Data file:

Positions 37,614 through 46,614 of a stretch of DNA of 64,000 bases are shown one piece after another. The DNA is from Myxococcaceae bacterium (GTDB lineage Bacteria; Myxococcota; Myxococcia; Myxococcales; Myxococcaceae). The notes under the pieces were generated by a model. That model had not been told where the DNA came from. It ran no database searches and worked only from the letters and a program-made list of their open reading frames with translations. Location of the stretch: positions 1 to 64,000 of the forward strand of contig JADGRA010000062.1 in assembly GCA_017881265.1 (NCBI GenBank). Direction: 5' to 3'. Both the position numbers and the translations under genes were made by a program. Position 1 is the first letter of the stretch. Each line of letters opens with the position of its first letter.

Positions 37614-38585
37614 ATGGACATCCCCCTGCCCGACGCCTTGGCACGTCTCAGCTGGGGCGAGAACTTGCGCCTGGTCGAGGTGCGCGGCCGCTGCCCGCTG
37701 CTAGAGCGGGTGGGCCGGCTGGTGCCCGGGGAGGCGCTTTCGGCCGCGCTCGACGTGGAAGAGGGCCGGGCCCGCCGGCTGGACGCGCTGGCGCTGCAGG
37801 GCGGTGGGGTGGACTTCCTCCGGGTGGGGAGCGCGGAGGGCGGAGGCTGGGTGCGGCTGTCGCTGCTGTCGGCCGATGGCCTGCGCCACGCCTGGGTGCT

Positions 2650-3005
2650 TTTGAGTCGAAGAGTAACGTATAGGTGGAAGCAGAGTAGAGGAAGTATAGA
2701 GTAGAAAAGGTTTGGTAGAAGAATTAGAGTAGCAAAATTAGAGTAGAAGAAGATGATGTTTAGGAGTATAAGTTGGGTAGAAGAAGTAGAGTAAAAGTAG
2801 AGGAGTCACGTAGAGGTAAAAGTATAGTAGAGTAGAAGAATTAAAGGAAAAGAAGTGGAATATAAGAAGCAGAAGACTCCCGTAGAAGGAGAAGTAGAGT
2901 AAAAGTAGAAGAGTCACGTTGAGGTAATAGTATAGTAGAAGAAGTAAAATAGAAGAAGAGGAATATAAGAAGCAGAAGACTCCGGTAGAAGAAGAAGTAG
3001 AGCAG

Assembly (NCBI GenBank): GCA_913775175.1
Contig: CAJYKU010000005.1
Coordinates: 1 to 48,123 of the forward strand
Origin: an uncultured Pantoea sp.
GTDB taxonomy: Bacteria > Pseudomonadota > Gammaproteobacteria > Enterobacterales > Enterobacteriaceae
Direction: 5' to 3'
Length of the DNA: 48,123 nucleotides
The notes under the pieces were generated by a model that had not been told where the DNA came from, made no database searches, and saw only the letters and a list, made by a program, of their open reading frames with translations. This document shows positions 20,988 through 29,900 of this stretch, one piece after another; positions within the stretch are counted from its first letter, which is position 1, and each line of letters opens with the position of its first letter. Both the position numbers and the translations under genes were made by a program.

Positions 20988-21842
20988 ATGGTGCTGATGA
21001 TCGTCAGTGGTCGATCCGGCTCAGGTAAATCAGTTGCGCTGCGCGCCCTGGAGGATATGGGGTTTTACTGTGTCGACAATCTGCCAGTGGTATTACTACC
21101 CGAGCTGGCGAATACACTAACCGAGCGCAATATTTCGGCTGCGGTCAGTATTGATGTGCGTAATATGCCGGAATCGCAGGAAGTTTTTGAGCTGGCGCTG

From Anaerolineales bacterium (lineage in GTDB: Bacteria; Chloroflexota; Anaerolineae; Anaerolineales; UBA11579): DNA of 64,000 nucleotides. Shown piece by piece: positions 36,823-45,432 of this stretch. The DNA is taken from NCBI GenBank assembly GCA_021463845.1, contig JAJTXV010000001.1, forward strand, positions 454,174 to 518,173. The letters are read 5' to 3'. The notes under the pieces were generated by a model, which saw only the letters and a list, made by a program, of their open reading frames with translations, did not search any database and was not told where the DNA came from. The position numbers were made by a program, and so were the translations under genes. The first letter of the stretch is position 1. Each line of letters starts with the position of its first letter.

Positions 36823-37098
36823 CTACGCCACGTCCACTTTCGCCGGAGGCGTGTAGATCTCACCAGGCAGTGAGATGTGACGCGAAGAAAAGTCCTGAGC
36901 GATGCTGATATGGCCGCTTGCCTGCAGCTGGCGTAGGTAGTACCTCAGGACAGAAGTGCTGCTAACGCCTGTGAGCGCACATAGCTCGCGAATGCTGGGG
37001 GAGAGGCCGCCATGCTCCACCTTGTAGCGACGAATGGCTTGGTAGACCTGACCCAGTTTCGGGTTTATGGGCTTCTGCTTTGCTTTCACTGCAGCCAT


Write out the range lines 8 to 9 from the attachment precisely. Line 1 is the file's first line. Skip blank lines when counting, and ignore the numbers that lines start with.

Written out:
2701 GTAGAAAAGGTTTGGTAGAAGAATTAGAGTAGCAAAATTAGAGTAGAAGAAGATGATGTTTAGGAGTATAAGTTGGGTAGAAGAAGTAGAGTAAAAGTAG
2801 AGGAGTCACGTAGAGGTAAAAGTATAGTAGAGTAGAAGAATTAAAGGAAAAGAAGTGGAATATAAGAAGCAGAAGACTCCCGTAGAAGGAGAAGTAGAGT